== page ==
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Contacting me, writing processes, and whatever else I put in


First off? Some of you like to talk to me by hitting “reply” to my emailed posts. Which is very cool. I like it a bunch.

However, if you’re using one of Microsoft’s email services, they don’t like my email server. Which means I can’t send a response via that method. This is an annoying thing caused by three other things: 1) Microsoft’s policies, 2) Rackspace’s policies, since I host my email server with them, and 3) my policy of using only my own server for email. So if you want a response…please include some other form of contact information? I hate leaving folks thinking I’m ignoring them. But I’m pretty hard-nosed about the “using only my own server” thing. Reasons are in the privacy book. I’m barely willing to use email at all, actually.

A funny thing happened with the privacy book’s print-version proof! I got it in the mail a day early. Which was neat, ’cause all previous orders from CreateSpace had come in late. But…it came with the wrong cover. The exterior is for a novel called Burnt Devotion by Rebecca Ethington. My first thought? “Cool! The book’s all incognito!”

But I do hope it was an isolated event. Sort of. Maybe. It’d definitely be funnier if it happened every time, for all buyers. Meanwhile…hey, Rebecca? If you see this post? I like your cover.

Moving on. I wrote a while back about a writing process that involved getting up and starting to write fiction pretty much immediately. I used a timer set for 25 minutes, and would write nonstop without editing. Sometimes I’d even use a device/font combination that rendered my typing completely unreadable. I’d take a 5-minute break, then do it again. With four sessions in roughly two hours, I’d get something close to 3000 words.

I’ve tried something very similar with dictation. I use shorter time periods, and produce more words. However, cleaning up the text afterward is a major chore. And I’m not very comfortable with dictation when other people can hear what I’m saying. I don’t mind screwing up, but I like that to happen in private!

Meanwhile? The privacy book was nonfiction. It turned out I could work on it out in the living room, while surrounded/interrupted by family. I had two monitors set up, with one for the text I was writing and the other for online research. In contrast with my fiction-writing process, I had very little trouble getting into a “flow state.” I could just, you know, deal with things as they came up and keep going. No trouble at all.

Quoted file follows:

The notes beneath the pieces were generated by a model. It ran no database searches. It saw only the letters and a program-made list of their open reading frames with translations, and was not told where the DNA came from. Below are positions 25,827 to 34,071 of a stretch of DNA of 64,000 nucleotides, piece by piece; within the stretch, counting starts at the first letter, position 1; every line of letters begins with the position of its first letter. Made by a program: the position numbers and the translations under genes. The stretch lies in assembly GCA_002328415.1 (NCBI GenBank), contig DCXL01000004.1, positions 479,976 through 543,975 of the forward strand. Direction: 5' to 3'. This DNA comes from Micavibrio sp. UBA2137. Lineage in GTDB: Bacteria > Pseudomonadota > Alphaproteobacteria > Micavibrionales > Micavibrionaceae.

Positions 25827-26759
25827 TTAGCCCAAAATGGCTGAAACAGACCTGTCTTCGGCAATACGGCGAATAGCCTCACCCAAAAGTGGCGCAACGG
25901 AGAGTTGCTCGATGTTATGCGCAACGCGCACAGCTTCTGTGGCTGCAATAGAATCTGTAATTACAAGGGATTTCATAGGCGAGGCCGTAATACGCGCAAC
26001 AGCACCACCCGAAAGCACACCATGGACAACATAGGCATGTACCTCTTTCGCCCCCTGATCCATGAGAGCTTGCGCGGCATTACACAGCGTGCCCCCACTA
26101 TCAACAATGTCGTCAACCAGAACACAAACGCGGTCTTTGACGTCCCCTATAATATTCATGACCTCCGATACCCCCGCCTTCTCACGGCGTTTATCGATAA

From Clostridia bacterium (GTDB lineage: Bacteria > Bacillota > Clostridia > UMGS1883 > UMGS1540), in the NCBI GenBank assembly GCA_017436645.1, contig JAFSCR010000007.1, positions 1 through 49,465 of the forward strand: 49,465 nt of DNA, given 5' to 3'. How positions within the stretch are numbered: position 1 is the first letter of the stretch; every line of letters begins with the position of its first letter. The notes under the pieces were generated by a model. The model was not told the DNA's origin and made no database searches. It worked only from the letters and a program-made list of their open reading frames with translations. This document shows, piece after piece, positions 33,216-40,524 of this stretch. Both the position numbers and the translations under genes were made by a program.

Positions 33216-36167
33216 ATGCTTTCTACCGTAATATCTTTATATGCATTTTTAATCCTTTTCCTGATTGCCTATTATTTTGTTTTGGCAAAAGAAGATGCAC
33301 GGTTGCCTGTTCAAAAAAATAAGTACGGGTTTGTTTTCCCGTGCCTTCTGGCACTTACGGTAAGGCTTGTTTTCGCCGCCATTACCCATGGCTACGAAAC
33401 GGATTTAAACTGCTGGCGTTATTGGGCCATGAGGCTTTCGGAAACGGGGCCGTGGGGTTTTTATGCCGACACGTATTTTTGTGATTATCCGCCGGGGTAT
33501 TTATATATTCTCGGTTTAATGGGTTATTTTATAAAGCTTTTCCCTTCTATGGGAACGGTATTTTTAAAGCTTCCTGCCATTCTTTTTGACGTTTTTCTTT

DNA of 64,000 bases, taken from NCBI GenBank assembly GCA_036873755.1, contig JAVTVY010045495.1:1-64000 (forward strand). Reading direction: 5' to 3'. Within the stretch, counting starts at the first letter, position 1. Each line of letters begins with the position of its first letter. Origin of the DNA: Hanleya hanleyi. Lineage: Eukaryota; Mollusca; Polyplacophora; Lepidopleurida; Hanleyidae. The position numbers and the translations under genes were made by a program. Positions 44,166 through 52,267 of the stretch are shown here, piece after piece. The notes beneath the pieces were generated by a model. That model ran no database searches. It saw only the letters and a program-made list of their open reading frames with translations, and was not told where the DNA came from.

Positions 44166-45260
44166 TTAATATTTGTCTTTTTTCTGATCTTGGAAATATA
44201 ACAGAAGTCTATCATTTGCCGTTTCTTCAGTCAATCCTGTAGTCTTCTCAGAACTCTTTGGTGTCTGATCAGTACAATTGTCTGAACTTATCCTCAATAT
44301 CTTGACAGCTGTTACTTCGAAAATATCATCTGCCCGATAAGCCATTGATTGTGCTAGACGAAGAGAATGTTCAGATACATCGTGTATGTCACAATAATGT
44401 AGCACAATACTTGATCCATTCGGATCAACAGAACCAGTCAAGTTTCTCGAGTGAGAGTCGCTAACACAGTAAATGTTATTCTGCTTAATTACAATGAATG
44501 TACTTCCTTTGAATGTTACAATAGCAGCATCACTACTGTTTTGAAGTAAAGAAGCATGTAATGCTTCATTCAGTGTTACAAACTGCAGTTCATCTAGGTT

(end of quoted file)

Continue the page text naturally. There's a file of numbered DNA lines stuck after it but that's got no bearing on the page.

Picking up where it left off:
Now…I think that just means I’m better at creating nonfiction than I am at fiction. Not necessarily that the nonfiction turns out to be better than the fiction, but just that creating nonfiction is easier. Why would that be? Well, maybe years and years of software development? In rooms often filled with (at best) cubicles? I wrote a lot of code. I also wrote a lot of email and documentation. Whereas, with fiction…I’ve only ever managed it, reliably, in a room by myself. First thing in the morning. Before even email, though not before coffee.

So. Lately I’ve been reading a lot of things on Dean Wesley Smith’s website. He is very much against the idea of creating a first draft that is allowed to suck. Instead he uses a process he calls “cycling”–which means he writes some words, maybe 500 or so, and feels a bit stuck, so he goes back and edits them. Then he produces another batch of words. And so on. When he’s done, he’s done–with a fairly clean first draft.

To me, that sounds like a great idea. And I think I’m moving in that direction with my fiction. But you know what? I think Dean underestimates the power of his own brain. I think his process is wonderful, and I also think he’s completely wrong when he criticizes the crappy-first-draft approach.

My theory: Dean has learned to achieve a flow state almost automatically while writing fiction. For those of us who haven’t, the (literally?) unreadable first draft has some value. Does that mean we’ll always need the must-keep-writing-no-matter-what approach? Maybe. But maybe not. Maybe we’ll learn to do what he does, over time. I feel myself moving in that direction. I’m not there yet.

Maybe some people need outlines before they feel comfortable writing fiction, for the same reason? They’re a confidence-booster? That doesn’t work for me, at all. I get immediately bored if I try to either create an outline or write to one. But maybe. For some people.

Fundamentally, processes that result in books that actually get written and published are probably good things, and processes that lead to work that gets hung up are probably not good things. In the software world, we “ship” or we go broke. Or both. But shipping is important. I think the same is true for writers. Though, if you really prefer to write and rewrite and strive for perfection? With the same work, potentially forever? Well, okay. Some folks like gardening, too, and sometimes in their backyards where very few if any other people ever see the results. Nothing wrong with that. For me, it’s not like that. I probably wouldn’t write much, if at all, if I didn’t think people would read it.

Is this earth-shaking? Probably not. I’ve just been thinking about it a lot, and I wanted to put it out there. So I have.


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